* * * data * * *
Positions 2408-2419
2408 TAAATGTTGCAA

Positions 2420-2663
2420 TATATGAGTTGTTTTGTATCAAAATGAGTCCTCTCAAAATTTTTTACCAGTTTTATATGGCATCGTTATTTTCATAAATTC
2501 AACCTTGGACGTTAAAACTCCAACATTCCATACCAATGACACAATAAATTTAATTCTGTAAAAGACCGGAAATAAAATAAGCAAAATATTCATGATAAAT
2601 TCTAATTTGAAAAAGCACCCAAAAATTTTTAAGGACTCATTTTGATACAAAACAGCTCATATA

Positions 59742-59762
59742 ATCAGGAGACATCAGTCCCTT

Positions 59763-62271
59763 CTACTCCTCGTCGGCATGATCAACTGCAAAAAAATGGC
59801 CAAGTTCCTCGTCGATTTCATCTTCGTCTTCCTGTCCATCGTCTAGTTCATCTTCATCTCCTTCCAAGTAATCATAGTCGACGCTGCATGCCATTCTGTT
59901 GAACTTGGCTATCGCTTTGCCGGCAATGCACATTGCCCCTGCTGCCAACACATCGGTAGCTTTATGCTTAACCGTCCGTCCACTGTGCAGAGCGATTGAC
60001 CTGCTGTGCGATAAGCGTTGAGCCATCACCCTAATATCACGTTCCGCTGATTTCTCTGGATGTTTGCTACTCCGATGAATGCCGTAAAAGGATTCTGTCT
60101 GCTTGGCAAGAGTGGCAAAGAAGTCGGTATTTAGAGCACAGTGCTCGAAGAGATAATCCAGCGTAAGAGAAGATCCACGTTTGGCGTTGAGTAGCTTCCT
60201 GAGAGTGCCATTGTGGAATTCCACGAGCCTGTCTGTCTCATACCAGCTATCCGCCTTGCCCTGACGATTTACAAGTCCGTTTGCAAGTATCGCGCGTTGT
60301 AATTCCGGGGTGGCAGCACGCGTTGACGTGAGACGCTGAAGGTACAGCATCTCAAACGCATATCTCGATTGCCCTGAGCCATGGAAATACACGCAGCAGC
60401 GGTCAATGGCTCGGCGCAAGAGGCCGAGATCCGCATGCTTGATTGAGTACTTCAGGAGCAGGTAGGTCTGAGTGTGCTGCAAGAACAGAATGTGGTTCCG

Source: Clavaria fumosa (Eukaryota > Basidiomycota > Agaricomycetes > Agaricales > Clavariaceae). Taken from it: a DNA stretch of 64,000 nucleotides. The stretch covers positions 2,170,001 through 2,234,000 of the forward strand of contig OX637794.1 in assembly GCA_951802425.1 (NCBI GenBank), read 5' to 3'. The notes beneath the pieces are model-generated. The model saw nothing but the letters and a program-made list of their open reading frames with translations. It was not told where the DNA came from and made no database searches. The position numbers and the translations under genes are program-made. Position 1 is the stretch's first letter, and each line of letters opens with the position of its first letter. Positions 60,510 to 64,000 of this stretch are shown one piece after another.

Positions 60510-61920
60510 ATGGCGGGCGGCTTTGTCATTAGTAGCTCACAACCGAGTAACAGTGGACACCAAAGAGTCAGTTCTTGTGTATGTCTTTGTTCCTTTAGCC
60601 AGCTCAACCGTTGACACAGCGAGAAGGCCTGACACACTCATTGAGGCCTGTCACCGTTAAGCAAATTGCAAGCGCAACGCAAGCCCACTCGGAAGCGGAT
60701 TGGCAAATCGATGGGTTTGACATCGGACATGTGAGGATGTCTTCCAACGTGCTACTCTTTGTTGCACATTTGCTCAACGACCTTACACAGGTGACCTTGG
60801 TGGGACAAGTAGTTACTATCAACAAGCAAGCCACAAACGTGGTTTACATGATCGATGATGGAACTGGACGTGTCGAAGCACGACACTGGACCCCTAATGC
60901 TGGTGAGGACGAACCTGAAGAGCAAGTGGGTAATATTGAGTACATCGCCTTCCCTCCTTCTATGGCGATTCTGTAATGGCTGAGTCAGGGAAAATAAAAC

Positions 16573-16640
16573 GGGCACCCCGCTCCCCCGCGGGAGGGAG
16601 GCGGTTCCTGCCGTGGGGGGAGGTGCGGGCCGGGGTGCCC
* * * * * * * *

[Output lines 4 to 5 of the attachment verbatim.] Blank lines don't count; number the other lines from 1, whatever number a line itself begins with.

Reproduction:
2420 TATATGAGTTGTTTTGTATCAAAATGAGTCCTCTCAAAATTTTTTACCAGTTTTATATGGCATCGTTATTTTCATAAATTC
2501 AACCTTGGACGTTAAAACTCCAACATTCCATACCAATGACACAATAAATTTAATTCTGTAAAAGACCGGAAATAAAATAAGCAAAATATTCATGATAAAT